Congressional Democrats’ push to add dental, vision and hearing coverage to Medicare is running into resistance from powerful health industry lobbies — an early sign of the battles facing lawmakers when they return to debate a $3.5 trillion social spending package.
Progressives see expanding the popular entitlement as essential to fulfilling their campaign pledges and keeping Democratic control of the House and Senate. But the reforms threaten the bottom line of insurers who administer private Medicare plans and sell supplemental coverage for dental, vision and hearing services. Groups like the American Dental Association, worried their members will be paid less in traditional Medicare than in private Medicare plans, are also pushing to limit the new benefits to the poorest Americans.
Prospects for Medicare expansion are further complicated by a price tag that could exceed $350 billion over a decade and surpass the cost of other health priorities under discussion, like an extension of Obamacare subsidies or an expansion of in-home care. With moderates like Sen. Kyrsten Sinema (D-Ariz.) already insisting on shrinking the size of the overall package, the expansion could yet founder on budgetary concerns, if Republicans remain unanimously opposed.
“What we want to do is a lot more expensive than what we are going to be able to do,” House Budget Chair John Yarmuth (D-Ken.) acknowledged this week.
House and Senate committees now assembling the package are weighing options like a longer phase-in of benefits, skimpier coverage with more cost-sharing or even means-testing that would restrict new benefits to only the poorest beneficiaries.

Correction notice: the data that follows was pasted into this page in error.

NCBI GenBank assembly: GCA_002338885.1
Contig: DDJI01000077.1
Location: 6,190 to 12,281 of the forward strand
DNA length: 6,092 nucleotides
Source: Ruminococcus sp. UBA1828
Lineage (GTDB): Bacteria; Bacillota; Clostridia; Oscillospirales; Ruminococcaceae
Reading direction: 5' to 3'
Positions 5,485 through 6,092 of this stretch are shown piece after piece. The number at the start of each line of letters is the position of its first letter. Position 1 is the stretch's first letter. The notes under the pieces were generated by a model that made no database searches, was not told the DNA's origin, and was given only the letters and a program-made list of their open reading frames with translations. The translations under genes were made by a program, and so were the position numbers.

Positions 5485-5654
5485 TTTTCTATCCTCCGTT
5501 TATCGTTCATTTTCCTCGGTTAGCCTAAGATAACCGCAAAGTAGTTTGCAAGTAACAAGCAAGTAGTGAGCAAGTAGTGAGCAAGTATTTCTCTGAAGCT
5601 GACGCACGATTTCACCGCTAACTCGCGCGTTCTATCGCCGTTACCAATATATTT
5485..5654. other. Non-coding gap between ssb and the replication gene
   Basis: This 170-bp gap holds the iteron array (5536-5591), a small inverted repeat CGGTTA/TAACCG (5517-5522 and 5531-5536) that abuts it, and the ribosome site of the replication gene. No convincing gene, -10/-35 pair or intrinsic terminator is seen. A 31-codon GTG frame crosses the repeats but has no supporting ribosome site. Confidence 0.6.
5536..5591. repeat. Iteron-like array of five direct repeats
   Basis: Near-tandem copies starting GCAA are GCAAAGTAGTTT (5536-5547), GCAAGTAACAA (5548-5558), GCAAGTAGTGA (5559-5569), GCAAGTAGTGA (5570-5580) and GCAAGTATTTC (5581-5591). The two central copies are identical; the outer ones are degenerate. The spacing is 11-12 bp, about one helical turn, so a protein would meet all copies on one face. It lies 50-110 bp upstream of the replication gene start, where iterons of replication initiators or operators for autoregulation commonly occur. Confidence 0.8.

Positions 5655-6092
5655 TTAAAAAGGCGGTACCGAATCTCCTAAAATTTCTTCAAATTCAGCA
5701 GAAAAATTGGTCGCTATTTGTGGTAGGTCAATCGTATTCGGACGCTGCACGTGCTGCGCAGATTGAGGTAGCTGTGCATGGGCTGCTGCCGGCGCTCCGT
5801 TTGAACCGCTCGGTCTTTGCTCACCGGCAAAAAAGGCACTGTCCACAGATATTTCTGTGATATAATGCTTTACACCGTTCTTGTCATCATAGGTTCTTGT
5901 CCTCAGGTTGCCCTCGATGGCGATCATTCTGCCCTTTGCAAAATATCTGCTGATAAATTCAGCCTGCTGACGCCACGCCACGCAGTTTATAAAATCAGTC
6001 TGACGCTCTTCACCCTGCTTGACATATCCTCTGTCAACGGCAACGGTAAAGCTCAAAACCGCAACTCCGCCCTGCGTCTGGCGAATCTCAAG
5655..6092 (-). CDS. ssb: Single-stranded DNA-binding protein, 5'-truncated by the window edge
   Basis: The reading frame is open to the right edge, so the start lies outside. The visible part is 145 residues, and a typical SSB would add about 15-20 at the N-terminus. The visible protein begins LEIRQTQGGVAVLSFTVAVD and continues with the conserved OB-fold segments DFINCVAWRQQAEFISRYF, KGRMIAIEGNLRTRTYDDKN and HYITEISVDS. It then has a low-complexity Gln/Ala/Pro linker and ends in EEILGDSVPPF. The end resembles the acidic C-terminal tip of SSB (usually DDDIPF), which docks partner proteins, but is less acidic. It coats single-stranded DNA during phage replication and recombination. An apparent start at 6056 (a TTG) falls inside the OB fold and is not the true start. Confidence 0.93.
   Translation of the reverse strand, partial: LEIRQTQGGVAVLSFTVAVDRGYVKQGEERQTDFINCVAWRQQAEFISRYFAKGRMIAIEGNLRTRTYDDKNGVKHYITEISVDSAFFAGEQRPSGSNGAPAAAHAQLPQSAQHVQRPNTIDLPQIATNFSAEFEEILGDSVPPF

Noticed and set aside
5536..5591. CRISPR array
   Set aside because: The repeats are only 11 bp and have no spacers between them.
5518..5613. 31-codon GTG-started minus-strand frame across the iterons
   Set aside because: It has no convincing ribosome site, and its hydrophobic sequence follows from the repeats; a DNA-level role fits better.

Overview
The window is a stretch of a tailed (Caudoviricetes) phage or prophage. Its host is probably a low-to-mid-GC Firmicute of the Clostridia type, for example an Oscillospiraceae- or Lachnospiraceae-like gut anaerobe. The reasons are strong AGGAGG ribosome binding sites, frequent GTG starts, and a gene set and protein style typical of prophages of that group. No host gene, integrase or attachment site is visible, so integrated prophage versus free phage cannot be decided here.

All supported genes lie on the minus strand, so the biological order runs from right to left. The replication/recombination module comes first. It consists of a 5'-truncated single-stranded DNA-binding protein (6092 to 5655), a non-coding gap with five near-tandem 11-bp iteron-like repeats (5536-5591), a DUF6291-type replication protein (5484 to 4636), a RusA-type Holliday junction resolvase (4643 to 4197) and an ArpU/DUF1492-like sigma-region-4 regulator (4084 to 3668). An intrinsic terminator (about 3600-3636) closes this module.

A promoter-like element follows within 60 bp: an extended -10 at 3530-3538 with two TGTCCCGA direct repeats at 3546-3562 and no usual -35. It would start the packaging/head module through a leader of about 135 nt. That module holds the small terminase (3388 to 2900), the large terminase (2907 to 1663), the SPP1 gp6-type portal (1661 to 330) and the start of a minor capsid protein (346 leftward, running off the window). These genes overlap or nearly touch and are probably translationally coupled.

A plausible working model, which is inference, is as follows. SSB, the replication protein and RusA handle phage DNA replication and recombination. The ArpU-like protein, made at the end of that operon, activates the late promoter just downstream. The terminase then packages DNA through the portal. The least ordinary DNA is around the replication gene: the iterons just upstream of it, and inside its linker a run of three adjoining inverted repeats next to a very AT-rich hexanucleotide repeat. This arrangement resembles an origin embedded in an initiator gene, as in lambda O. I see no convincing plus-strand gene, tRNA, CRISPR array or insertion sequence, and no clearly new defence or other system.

Rep. Lloyd Doggett (D-Texas), chair of the House Ways and Means health subcommittee, said seniors could wind up paying a percentage of the cost of their dental, vision and hearing services, despite misgivings about how that could weigh on some low-income Medicare recipients.
“We’ve argued a little bit about the importance of ensuring that the people that are the neediest are the ones that are sure to be able to get some help,” he said.
Groups including the American Dental Association are trying to influence the outcome, telling Congress to offer a more generous benefit, but only to individuals earning less than 300 percent of the federal poverty line.
“Let’s focus on those who currently can’t afford to see a dentist, people who are most likely to end up in the emergency room,” said Michael Graham, the association's senior vice president for government and public affairs.
But many lawmakers and advocacy groups say such means-testing in Medicare would set a dangerous precedent and change the nature of a program that serves more than 61 million elderly and disabled beneficiaries.
“Dental is one of the least affordable medical services, more than prescription drugs or anything else, so to say you’re only going to offer help to some people doesn’t work,” said Melissa Burroughs, associate director for strategic partnerships at the advocacy group Families USA. “We’re talking about a benefit that we want to reach all Medicare enrollees.”
AARP is also lobbying for as generous a benefit as possible, warning of a political backlash should it take too many years to kick in or cover too few services.
"We’re saying to Congress: 'Make sure you do a good job with the dental, vision and hearing benefits,’ because if our members show up at their dentists and the new program doesn’t cover anything, they’re going to be upset,” said Bill Sweeney, the group’s senior vice president for government affairs. “It has to be comprehensive."